Volume 53, Issue 4
  • ISSN: 0002-9637
  • E-ISSN: 1476-1645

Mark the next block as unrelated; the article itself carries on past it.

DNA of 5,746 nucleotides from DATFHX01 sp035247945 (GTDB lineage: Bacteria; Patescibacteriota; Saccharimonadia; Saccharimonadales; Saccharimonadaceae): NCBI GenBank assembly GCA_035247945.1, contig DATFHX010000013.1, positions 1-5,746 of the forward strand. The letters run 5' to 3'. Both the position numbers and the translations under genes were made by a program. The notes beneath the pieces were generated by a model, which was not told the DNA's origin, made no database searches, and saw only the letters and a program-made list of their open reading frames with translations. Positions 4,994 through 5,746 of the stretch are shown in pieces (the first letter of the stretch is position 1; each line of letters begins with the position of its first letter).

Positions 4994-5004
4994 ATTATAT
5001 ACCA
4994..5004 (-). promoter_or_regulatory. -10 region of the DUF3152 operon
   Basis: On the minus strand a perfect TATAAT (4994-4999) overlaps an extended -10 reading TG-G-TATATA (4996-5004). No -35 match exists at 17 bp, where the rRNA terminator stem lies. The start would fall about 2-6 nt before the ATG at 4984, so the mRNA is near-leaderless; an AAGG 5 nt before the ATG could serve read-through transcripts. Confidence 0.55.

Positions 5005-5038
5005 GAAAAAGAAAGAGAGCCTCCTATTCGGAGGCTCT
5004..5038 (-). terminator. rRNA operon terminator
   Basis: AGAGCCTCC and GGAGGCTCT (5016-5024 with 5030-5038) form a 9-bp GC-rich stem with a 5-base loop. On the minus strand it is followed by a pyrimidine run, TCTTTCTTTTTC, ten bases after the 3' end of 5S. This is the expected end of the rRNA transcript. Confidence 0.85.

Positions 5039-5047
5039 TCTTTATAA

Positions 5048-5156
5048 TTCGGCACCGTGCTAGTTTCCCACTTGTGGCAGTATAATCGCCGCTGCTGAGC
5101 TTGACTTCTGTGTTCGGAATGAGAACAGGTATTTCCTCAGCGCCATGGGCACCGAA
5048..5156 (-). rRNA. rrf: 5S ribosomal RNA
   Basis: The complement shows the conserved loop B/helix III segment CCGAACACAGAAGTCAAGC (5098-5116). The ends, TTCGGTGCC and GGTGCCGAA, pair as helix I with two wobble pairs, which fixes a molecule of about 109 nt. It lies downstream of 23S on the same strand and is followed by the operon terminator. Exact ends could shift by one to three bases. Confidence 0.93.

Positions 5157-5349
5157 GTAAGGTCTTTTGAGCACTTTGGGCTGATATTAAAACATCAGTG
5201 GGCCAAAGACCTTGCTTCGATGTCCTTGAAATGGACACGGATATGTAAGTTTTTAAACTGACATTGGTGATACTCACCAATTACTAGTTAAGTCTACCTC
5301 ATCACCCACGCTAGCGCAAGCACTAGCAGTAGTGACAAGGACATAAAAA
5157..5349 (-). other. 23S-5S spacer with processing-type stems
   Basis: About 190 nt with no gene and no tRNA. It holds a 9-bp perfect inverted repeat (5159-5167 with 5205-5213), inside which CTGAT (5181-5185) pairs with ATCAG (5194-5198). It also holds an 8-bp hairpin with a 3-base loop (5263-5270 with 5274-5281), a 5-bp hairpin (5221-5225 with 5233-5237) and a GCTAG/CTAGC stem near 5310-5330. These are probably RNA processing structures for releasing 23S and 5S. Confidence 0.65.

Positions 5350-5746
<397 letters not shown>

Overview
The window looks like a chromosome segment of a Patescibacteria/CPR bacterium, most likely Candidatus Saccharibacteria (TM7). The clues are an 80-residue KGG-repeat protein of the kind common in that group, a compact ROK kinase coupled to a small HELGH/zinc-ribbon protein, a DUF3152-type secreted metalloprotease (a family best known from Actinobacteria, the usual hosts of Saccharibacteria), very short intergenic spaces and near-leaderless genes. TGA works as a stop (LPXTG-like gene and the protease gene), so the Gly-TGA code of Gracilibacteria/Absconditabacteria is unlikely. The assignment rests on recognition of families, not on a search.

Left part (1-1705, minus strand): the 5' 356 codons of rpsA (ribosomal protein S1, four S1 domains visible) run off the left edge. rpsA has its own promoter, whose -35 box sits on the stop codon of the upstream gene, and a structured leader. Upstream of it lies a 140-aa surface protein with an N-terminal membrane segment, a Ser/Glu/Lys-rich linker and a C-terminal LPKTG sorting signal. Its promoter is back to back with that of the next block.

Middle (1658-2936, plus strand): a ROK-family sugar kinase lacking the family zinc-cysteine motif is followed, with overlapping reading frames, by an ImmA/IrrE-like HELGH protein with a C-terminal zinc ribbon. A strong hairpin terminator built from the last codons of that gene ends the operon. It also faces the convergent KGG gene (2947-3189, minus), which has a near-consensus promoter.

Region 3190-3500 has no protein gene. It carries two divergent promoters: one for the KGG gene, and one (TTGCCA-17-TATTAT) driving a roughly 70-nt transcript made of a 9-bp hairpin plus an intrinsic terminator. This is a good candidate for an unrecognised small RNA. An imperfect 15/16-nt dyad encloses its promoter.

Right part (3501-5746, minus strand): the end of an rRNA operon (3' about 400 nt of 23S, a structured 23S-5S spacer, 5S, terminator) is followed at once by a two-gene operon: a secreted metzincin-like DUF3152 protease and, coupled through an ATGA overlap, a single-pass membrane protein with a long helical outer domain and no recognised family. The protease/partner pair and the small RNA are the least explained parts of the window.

Twenty-two Costa Rican dairy herds were actively monitored for vesicular diseases between November 1991 and March 1992, in anticipation of the annual dry season occurrence of vesicular stomatitis (VS). Thirty-nine confirmed cases of VS were concentrated on nine farms, resulting in an average herd incidence rate of 11.1% of mature cattle for the affected farms, or 2.6% for all farms. Affected cattle were generally older (average age = 5.4 years), with seven-year-old cows having the highest age-specific incidence rate (6.5%). The New Jersey serotype of VS was diagnosed for all but four cases, primarily manifesting as teat vesicles. Cases had high acute and convalescent antibody titers for both major VS serotypes, New Jersey and Indiana, with significant titer increases after clinical disease. Screening and multiple variable regression analyses of 140 cow, farm, and ecologic variables revealed that clinical disease was significantly associated with cows being in lactation, and with higher acute antibody titers to serotype Indiana, but not with any predisposing diseases. Significant farm factors were the presence of poultry and a longer calving interval on the farm, but not higher rates of other diseases. According to a prior epidemiologic hypothesis, two ecologic factors were forced to be included into the farm model: the reported presence of sand flies, and a higher proportion of the farm being in forest land, with subsequent stepwise regression. The resulting model containing only the two forced variables was significant ( < 0.003) and correctly classified 78% of farms into the correct group, as compared with 79% for the final stepwise model. Study results suggested that the occurrence of clinical VS on a farm was more likely related to ecologically dependent vector transmission to older lactating animals, rather than to predisposing diseases that may immunocompromise affected animals. This was the first prospective case-control study aimed at finding host and ecologic risk factors associated with an outbreak of clinical VS.


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